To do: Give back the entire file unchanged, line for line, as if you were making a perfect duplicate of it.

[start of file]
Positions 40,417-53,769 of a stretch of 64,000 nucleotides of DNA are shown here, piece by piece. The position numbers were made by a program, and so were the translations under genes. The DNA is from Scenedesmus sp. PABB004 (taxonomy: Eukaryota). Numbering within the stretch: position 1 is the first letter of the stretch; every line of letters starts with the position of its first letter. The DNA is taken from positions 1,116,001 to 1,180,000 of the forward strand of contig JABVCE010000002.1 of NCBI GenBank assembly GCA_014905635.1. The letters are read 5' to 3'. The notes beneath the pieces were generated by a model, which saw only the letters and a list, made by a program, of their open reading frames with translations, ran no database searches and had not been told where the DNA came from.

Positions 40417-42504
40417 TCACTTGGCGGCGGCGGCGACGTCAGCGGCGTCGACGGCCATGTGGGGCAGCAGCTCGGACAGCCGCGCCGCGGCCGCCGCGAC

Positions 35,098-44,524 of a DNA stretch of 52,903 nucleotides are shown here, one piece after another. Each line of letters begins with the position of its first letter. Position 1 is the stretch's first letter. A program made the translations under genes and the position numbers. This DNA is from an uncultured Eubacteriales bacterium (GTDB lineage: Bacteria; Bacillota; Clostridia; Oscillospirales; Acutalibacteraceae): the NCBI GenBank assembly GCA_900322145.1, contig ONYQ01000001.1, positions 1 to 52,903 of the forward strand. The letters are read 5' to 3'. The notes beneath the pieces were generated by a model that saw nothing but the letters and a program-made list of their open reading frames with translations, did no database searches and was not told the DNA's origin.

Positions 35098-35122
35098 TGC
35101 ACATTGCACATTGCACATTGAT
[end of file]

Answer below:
Positions 40,417-53,769 of a stretch of 64,000 nucleotides of DNA are shown here, piece by piece. The position numbers were made by a program, and so were the translations under genes. The DNA is from Scenedesmus sp. PABB004 (taxonomy: Eukaryota). Numbering within the stretch: position 1 is the first letter of the stretch; every line of letters starts with the position of its first letter. The DNA is taken from positions 1,116,001 to 1,180,000 of the forward strand of contig JABVCE010000002.1 of NCBI GenBank assembly GCA_014905635.1. The letters are read 5' to 3'. The notes beneath the pieces were generated by a model, which saw only the letters and a list, made by a program, of their open reading frames with translations, ran no database searches and had not been told where the DNA came from.

Positions 40417-42504
40417 TCACTTGGCGGCGGCGGCGACGTCAGCGGCGTCGACGGCCATGTGGGGCAGCAGCTCGGACAGCCGCGCCGCGGCCGCCGCGAC

Positions 35,098-44,524 of a DNA stretch of 52,903 nucleotides are shown here, one piece after another. Each line of letters begins with the position of its first letter. Position 1 is the stretch's first letter. A program made the translations under genes and the position numbers. This DNA is from an uncultured Eubacteriales bacterium (GTDB lineage: Bacteria; Bacillota; Clostridia; Oscillospirales; Acutalibacteraceae): the NCBI GenBank assembly GCA_900322145.1, contig ONYQ01000001.1, positions 1 to 52,903 of the forward strand. The letters are read 5' to 3'. The notes beneath the pieces were generated by a model that saw nothing but the letters and a program-made list of their open reading frames with translations, did no database searches and was not told the DNA's origin.

Positions 35098-35122
35098 TGC
35101 ACATTGCACATTGCACATTGAT